While on a trip to Paris with Inez, his fiancée, and her family, Gil, a nostalgic screenwriter, finds himself mysteriously going back to the 1920s every day at midnight. One evening, while on a solitary stroll, Gil becomes disoriented in the maze of streets in Paris’ Latin Quarter. He sits down on the steps of the church of Saint-Étienne-du-Mont to get his bearings. The clock strikes midnight, the magical hour. Soon a 1920’s Peugeot sedan pulls up and he is invited to join the occupants in their evening party crawl. In a twist, as Gil moves down from the steps of the church to accompany the group, he descends into a fantasy world, the Paris for which he has been searching. Along the way he meets his literary heroes: F. Scott Fitzgerald, Ernest Hemingway and Gertrude Stein.
As Gil contemplates whether or not to move to Paris, and what to do with Inez, he lives in this daydream of sorts which actually helps him decide what he should do. Through a series of conversations about his novel, with his literary mentors, Gil comes to the happy conclusion to live life in the world that only exists in his imagination.
However after re-writing the first two chapters, Gil retrieves his novel from Stein. She praises his progress as a writer and tells him that Hemingway likes it as well. She questions why the main character has not realized that his fiancée is having an affair. Gil has a light bulb moment and returns to the present to confronts Inez. She admits to having been unfaithful, and Gil breaks up with her and decides to move to Paris.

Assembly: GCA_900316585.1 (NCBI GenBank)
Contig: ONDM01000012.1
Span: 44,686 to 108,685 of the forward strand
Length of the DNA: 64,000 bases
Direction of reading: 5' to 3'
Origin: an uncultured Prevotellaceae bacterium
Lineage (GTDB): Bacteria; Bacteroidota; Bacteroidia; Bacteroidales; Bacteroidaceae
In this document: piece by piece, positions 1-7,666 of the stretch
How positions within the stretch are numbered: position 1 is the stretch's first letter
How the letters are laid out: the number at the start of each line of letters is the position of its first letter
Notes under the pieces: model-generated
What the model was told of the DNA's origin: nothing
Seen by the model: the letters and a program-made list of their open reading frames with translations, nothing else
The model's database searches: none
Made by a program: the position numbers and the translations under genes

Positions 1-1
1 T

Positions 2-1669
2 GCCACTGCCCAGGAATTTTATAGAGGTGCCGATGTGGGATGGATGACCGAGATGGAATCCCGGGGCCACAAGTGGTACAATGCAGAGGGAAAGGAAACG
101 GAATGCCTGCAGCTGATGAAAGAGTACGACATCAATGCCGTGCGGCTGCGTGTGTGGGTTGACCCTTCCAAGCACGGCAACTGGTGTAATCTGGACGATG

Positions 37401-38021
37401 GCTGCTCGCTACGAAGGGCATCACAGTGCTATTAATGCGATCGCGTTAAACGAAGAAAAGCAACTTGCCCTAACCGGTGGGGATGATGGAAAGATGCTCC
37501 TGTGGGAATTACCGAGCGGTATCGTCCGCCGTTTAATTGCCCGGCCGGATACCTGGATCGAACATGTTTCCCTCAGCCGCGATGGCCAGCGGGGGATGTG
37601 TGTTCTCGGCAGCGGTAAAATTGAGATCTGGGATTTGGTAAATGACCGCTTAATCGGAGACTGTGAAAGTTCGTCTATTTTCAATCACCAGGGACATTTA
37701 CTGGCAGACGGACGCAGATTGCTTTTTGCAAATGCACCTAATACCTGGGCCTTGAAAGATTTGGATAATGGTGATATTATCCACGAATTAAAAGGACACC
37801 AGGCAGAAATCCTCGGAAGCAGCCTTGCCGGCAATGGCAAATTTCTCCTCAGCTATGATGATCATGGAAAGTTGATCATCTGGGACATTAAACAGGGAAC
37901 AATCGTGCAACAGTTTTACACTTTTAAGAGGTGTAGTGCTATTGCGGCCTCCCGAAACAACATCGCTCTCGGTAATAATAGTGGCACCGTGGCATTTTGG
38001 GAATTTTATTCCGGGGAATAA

Gil calmly leaves the hotel, and once again takes a walk. As he crosses the Seine at midnight, Gil meets a beautiful woman. As it starts to rain, he offers to walk her home and learns that she shares his love of a nostalgic Paris - in the rain. See, magical right? If you haven't seen 'Midnight In Paris' I encourage you to indulge and spend a raining afternoon watching!
Enjoy these photos of our wanderings. We started out on Quai de Bourbon, on the western tip of Ile St. Louis, where Gil parties in the 20s. After crossing the Seine we shopped the bookstalls lining the river, as well as Shakespeare & Company. We enjoyed strolling through the Latin Quarter before ending up at the Restaurant Cremerie-Polidor, where Hemingway and Hugo ate cheaply. The decor has not changed in over a hundred years. The boeuf bourguignon is out of this world and the perfect ending to our afternoon and evening 'Midnight In Paris' jaunt.
Our late night dinner was superb and now to the Metro for the short ride back to our hotel.